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  1. Why Socrates’ Legs Didn’T Run Off to Megara.Ellisif Wasmuth - 2020 - Phronesis 65 (4):380-413.
    I argue that the arguments presented in Socrates’ dialogue with the personified Laws of the Crito are arguments Socrates endorses and relies upon when deciding to remain in prison. They do not, however, entail blind obedience to every court verdict, nor do they provide necessary and sufficient conditions for resolving every dilemma of civil disobedience. Indeed, lacking definitional knowledge of justice, we should not expect Socrates to be able to offer such conditions. Instead, the Laws present an argument that is (...)
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  • El significado de la prosopopeya de las Leyes en el "Critón" de Platon.Eduardo Esteban Magoja - 2015 - Anales Del Seminario de Historia de la Filosofía 32 (1):11-39.
    El objeto de este trabajo es realizar un estudio iusfilosófico sobre la aparición de las Leyes personificadas de Atenas en el Critón de Platón. La prosopopeya de las Leyes resulta ser un aspecto central para poder comprender la obra, ya que éstas entablan un diálogo imaginario con Sócrates en el cual instalan diversos argumentos filosóficos para fundamentar la autoridad de la pólis. A los fines de identificar el valor argumentativo de este recurso en la obra, analizaré el significado del nómos (...)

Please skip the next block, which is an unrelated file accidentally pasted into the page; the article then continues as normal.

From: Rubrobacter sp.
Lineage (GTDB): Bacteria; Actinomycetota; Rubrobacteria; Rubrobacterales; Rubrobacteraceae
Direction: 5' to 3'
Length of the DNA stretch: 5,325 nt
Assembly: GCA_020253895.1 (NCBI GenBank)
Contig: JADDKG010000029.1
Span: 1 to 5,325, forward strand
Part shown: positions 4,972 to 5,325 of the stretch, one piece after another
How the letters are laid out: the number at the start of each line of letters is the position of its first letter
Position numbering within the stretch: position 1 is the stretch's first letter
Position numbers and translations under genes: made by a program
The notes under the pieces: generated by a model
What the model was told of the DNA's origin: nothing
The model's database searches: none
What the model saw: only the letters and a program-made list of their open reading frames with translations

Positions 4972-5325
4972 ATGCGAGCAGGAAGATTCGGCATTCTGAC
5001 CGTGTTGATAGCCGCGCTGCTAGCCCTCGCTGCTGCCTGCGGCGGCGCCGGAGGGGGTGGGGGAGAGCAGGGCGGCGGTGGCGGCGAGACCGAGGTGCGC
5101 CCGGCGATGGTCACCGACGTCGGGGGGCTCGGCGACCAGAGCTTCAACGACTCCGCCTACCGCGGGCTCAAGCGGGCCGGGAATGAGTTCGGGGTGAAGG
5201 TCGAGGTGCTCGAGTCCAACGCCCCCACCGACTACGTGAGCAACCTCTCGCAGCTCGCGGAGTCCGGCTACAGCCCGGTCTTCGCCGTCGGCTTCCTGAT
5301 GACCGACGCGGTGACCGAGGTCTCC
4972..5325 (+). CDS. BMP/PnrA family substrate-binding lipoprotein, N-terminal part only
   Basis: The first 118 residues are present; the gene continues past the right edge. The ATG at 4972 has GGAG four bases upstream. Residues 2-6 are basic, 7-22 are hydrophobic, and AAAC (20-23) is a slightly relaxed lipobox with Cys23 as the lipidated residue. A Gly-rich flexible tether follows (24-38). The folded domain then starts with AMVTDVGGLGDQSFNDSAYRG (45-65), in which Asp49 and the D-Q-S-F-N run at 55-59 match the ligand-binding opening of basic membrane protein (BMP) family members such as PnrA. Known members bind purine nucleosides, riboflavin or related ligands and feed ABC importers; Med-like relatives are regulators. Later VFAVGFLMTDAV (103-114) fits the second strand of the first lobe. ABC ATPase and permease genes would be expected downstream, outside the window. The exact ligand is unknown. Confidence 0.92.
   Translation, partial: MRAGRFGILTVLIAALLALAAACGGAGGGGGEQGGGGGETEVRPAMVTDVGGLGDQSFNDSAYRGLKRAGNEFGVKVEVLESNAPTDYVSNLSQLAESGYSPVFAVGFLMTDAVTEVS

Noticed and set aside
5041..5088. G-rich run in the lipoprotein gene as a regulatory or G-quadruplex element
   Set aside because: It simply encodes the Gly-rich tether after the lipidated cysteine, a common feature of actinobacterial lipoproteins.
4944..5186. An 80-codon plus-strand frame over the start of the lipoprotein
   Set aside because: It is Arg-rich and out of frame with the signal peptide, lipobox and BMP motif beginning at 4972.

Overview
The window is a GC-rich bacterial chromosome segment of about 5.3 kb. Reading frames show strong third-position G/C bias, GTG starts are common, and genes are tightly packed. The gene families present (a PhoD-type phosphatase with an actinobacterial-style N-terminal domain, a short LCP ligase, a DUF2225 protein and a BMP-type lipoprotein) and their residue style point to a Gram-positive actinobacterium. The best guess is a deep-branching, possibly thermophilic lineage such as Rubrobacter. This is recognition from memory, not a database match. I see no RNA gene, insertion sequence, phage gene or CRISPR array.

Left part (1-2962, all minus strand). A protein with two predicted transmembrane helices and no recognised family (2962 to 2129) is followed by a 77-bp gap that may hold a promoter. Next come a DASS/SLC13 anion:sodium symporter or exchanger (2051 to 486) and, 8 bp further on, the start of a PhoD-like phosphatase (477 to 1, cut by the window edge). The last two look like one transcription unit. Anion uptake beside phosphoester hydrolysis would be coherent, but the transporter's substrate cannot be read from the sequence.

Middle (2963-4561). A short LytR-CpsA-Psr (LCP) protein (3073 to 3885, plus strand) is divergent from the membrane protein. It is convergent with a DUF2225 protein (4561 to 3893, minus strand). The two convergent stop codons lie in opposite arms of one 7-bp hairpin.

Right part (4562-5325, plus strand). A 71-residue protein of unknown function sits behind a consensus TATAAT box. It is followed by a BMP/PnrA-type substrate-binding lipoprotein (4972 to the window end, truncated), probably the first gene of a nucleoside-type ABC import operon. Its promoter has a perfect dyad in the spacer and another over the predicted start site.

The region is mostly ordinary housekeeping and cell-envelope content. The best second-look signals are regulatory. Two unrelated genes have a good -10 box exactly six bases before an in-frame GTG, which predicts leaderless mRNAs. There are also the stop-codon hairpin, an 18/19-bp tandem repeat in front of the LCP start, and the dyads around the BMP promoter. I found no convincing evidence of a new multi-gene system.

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  • Because I Said So: Practical Authority in Plato’s Crito.Micah Lott - 2015 - Polis 32 (1):3-31.
    This essay is an analysis of the central arguments in Plato’s Crito. The dialogue shows, in a variety of ways, that the opinion of another person can have practical relevance in one’s deliberations about what to do – e.g. as an argument, as a piece of expert advice, as a threat. Especially important among these forms of practical relevance is the relevance of authoritative commands. In the dialogue, the Laws of Athens argue that Socrates must accept his sentence of death, (...)
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